Moving back in with my parents lost me my lover

Moving back in with my parents lost me my loverIt seemed the ideal solution as Nat and Tom saved for a place of their own. Big mistake!



21:18 GMT, 25 April 2012

Our romantic evening had been going so well. After a lovely Italian meal at a cosy trattoria, my boyfriend Tom and I had enjoyed a leisurely stroll home, arm in arm.

Now we were lying on the bed, listening to music. As he leaned in to kiss me, the bedroom door crashed open and my mother wandered in. ‘Ignore me, I am not here,’ she said, rifling through my sock drawer.

We lay back and made small talk with her as she put away my clean undies (she was very chatty for someone who apparently wasn’t there) and the sexy mood curdled.

Home comforts Nat missed her privacy when she moved back in with her parents

Home comforts Nat missed her privacy when she moved back in with her parents Gustaaf and Gaynor

It might be the sort of dating scenario you expect as a teenager. But it’s less than ideal when you’re 28 and in a long-term relationship.

Just a short time before, the situation had been very different. Tom and I were renting a flat together in North London. Both stand-up comics, we’d met three years earlier through work and had been a couple ever since. Life was actually pretty great.

Tom and I wrote all day together, went off to our respective gigs, got home in the early hours of the morning, ate pizza and put the world to rights. Our tiny one-bedroom apartment required — demanded — minimalist living.

Demanded, but never got it — our flat was like living in a jumble sale. And so, one day 18 months ago, after finding a saucepan in the bath, I snapped. I would have cried, except it would have steamed up our three windows.

I'm back: Nat returned to her childhood home to save money - but it cost her relationship

I'm back: Nat returned to her childhood home to save money – but it cost her relationship

This was no way to live, I decided. The flat was too small, Tom was too messy and I was too intolerant. So later the same day I impulsively — and disastrously, as it turned out — decided that we would move somewhere else. I handed in our notice.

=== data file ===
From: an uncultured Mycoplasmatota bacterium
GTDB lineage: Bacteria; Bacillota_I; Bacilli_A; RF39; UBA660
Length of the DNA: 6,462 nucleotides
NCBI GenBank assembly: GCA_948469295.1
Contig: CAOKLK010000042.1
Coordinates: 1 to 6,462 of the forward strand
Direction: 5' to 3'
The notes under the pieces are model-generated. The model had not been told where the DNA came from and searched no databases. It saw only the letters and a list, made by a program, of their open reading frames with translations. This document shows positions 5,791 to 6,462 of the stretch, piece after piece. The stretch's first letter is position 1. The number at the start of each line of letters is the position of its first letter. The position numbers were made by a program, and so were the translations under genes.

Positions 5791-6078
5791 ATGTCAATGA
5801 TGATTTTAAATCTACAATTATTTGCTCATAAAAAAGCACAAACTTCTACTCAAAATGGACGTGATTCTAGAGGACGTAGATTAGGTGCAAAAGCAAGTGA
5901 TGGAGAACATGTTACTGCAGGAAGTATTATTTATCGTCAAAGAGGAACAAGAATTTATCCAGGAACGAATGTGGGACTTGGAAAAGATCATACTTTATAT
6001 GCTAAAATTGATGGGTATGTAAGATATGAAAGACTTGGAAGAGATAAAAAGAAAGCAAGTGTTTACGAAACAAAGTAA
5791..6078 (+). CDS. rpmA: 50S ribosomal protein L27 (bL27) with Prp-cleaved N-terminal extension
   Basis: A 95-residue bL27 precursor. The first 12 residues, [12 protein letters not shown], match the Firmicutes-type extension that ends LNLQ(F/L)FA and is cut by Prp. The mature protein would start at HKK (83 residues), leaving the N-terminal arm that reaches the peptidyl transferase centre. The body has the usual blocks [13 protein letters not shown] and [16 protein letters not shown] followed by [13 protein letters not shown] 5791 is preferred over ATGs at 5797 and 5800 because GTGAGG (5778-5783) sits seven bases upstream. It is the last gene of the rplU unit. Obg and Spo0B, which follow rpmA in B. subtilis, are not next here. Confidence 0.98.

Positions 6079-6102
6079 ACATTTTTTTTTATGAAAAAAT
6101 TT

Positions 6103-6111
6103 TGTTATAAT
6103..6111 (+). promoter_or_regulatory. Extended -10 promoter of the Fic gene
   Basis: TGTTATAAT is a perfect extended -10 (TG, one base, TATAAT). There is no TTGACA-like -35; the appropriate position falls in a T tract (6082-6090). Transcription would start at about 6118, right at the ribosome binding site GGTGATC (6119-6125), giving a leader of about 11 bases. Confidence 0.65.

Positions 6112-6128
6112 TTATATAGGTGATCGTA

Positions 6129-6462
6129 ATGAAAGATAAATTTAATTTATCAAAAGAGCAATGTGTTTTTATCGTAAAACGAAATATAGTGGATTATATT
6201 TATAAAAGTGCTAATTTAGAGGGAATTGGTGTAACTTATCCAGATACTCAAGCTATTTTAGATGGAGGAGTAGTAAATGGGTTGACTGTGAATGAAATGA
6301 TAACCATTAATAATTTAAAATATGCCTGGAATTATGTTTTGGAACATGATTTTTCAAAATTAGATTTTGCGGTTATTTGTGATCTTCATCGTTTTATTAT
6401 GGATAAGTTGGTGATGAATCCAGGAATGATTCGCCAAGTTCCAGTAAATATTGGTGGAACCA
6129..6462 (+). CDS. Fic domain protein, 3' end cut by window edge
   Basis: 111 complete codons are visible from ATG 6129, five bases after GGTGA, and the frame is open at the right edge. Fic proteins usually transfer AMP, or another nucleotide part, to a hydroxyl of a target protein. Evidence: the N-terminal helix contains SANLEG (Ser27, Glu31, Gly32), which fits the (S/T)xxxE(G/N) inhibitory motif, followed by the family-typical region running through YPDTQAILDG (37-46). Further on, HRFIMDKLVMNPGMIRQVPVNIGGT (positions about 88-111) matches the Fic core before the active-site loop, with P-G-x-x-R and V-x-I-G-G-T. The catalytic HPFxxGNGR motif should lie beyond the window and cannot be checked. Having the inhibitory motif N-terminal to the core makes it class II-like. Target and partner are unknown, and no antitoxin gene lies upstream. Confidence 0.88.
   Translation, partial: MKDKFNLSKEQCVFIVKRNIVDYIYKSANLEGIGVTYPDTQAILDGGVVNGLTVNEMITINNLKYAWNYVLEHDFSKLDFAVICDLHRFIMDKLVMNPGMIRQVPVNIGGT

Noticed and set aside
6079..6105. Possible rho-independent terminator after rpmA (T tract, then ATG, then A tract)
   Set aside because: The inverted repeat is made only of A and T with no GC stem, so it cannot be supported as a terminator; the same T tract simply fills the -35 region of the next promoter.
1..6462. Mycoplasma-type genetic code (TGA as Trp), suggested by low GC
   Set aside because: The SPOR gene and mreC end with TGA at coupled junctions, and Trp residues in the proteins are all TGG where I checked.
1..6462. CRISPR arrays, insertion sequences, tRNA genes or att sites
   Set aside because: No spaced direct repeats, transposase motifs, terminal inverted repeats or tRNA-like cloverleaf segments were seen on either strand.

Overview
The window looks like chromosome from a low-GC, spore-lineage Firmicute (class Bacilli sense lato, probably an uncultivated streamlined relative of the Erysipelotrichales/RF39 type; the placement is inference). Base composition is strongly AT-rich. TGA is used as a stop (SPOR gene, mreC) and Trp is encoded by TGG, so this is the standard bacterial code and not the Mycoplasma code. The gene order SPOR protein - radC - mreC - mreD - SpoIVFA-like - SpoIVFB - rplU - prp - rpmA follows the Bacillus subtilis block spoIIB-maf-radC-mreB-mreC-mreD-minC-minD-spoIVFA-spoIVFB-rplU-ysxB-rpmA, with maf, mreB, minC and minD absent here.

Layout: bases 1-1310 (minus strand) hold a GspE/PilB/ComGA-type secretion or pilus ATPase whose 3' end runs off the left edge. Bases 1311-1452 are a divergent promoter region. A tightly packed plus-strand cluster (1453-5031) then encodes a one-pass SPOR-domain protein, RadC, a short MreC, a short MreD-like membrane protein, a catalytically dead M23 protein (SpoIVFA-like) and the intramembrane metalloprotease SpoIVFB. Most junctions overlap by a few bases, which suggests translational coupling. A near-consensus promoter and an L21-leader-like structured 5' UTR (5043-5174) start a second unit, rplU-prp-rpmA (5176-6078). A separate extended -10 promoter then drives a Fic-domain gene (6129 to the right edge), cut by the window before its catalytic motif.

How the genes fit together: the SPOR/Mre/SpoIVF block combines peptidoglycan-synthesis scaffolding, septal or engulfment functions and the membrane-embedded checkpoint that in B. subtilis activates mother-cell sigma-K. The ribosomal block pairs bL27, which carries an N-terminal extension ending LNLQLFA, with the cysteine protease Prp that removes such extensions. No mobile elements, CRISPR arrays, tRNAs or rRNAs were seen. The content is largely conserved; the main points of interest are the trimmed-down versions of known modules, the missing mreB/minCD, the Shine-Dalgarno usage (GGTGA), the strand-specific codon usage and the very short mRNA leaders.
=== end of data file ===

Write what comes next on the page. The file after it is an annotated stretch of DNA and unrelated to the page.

Tom didn’t seem to mind the sudden change in our living arrangements. Optimistic by nature and uninterested in domestic issues, even major ones such as Where We Live, he had complete faith in me. In any case, we assumed there would be no shortage of alternative accommodation for us to rent.

But, as we soon discovered, there was nothing for us to move into. Estate agents showed me a succession of damp, funny-smelling pits and I struggled to stay polite. (‘Oh look, hardly any mice! I might just stand on a chair for this viewing . . .’)

Work and friends meant London seemed like the only option, so I persevered. But after four weeks of fruitless searching, we still hadn’t found anywhere new and our notice period was up.

Tom and I decided the most sensible thing to do would be to move back in with our parents ‘for a week or two’ while we carried on house-hunting.

So we returned to our childhood bedrooms — Tom’s in Bath and mine in Watford. At first it was fine. We told our parents we would be under their feet for a fortnight at the most. Maybe these two weeks would be nice and let us spend time together as a family Like a holiday.

My parents looked unenthused, but I thought it would just be great to get my washing done properly for once.

I offered to pay rent, but Mum insisted this was still my home — though Dad suggested he ran up a tally of what he felt I owed them. If I dropped a glass or ate all the salami, he grabbed a pen and ‘added it to the tally’.

Three's a crowd: The stand-up comic found living at home wasn't all laughs and she soon began to feel like a child again

Three's a crowd: The stand-up comic found living at home wasn't all laughs and she soon began to feel like a child again